It will depend on the college, but you can probably get in even if you're a little behind in math. You are not generally doomed just because you didn't take exactly the "right" classes in high-school. Your grades and SAT are probably more important.

    How much math have you had? When I went to "engineering school", I was a year behind. I haden't taken pre-calculus, and it made calculus rather difficult my first semester.

    Your math ability is more important to success than the actual math classes you've taken. The fact that you have a head-start with C++ will help too. And, you're self-motivated... so your computer science classes should be a breeze. ...Well, not really... "This is college, and we're not going to allow anything to be easy or fun!"

    You would want to delay any math, computer, science, or engineering classes that require prerequisites you don't yet have. It would be a bummer to be assigned a programming assignment that you don't understand, 'cause you don't have the math.

    If you're really motivated, you could make-up a year of math by taking a summer school math class this year and next.

    Another option is to go to a community college for a couple of years. I went to a state college and they were very transfer-friendly. Some schools are not, and some classes won't transfer, so you have to do your research... Lots of transfer students have to "start over" at the 4-year school.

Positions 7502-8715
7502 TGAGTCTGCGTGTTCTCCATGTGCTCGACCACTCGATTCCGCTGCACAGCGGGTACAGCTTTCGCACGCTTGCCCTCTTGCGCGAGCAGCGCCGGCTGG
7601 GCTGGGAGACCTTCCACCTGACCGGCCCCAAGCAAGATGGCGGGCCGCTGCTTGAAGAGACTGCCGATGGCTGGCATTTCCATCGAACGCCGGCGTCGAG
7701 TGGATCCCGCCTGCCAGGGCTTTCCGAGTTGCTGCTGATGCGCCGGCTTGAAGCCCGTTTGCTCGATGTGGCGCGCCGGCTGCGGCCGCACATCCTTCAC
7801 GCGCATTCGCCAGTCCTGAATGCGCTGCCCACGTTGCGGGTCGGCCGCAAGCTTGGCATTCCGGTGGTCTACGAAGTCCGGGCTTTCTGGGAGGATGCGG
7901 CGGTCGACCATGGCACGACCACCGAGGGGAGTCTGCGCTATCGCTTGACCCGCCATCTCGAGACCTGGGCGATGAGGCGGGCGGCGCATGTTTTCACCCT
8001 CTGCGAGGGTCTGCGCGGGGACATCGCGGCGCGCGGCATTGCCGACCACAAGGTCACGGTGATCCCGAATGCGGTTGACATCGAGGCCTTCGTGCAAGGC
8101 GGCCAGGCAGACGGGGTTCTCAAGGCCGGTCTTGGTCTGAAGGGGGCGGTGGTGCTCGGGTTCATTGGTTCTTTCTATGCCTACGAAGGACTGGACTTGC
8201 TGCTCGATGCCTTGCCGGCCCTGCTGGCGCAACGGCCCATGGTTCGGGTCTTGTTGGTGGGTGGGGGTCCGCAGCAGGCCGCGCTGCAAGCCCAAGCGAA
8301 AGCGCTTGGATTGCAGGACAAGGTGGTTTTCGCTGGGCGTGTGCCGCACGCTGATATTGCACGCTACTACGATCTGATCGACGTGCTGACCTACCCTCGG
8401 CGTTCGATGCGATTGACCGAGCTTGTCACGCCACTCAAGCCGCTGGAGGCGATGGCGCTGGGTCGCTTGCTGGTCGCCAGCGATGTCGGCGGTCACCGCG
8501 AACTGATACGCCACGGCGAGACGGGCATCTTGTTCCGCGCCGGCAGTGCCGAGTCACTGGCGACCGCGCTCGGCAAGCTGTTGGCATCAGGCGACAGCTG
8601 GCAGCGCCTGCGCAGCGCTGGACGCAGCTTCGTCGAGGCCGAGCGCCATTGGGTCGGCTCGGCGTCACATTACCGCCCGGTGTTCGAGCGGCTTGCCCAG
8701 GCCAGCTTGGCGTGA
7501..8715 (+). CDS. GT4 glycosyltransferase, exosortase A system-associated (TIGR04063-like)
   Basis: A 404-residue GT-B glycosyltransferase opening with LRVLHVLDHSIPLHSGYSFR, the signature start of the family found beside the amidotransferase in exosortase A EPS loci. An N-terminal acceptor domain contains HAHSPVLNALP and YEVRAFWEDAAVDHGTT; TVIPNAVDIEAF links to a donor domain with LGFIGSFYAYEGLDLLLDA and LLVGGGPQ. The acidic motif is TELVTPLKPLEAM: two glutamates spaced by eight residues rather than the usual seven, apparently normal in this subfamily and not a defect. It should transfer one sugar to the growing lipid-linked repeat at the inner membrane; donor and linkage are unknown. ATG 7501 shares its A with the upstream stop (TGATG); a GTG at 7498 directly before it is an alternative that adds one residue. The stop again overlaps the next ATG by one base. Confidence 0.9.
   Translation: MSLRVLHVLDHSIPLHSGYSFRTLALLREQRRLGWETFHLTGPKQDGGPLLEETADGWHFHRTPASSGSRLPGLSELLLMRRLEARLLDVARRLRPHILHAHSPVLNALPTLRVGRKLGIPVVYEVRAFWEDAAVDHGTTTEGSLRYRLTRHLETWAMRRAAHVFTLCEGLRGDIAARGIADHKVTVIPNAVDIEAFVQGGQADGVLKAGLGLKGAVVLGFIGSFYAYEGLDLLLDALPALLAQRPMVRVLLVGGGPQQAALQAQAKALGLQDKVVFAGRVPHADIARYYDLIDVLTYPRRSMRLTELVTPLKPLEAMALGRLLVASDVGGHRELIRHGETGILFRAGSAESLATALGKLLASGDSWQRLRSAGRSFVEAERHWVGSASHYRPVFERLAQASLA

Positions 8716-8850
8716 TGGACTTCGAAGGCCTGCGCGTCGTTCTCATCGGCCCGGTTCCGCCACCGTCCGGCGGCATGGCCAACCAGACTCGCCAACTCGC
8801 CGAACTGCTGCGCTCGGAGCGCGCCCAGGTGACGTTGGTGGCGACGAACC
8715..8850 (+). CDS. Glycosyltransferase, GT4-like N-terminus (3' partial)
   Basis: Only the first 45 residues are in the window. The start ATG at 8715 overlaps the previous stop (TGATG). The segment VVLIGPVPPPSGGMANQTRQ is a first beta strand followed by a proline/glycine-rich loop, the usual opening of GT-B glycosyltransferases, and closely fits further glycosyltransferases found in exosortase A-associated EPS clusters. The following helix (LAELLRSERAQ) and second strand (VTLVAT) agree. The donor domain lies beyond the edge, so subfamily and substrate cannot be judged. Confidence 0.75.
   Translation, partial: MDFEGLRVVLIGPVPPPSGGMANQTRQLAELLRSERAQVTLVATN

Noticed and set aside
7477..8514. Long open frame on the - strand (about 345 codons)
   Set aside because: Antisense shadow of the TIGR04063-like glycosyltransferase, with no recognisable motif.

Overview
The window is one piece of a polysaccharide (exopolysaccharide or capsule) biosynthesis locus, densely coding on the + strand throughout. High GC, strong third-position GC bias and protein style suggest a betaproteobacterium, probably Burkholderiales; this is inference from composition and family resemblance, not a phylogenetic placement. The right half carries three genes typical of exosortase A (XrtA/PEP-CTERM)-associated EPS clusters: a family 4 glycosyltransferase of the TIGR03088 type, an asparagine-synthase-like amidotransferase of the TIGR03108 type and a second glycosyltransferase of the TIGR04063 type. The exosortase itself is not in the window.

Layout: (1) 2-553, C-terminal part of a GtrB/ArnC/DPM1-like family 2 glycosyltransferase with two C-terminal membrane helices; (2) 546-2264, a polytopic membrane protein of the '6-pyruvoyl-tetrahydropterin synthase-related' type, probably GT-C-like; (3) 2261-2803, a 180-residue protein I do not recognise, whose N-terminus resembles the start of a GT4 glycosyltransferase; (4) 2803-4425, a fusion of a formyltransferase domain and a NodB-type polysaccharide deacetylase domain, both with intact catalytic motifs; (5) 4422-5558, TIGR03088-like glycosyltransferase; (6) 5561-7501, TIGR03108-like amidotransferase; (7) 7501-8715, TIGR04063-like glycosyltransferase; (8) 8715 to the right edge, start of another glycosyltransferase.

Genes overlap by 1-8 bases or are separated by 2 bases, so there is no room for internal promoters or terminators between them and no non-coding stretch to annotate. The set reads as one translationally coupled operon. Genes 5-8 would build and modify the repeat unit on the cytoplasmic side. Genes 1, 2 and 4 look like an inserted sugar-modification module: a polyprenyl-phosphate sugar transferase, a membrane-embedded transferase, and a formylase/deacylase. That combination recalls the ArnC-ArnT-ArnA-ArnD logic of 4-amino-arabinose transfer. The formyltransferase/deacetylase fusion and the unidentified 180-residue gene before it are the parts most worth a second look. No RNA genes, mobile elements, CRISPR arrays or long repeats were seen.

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    i havent even been able to take geometry yet, i ahe been asking and asking but they gave me art.... sorry im just really ........ed at my school
    If a mime dies in the woods and no one is around to hear it, does it make a sound?

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    If you go to a four year colledge, they'll probably have a math class to. When you first start diving into programming, you're not going to be doing anything to mathmaticaly intense. Probably by the time you actualy get to the math portions, you'll be all caught up. And if your not, use google XD.

    If you're going for programming, you definantly want some type of programming course, computer science is how computers are built. (Mine was anyways -,-)
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    hmmm, i dont think im any closer to an answer than i was when i first posted.....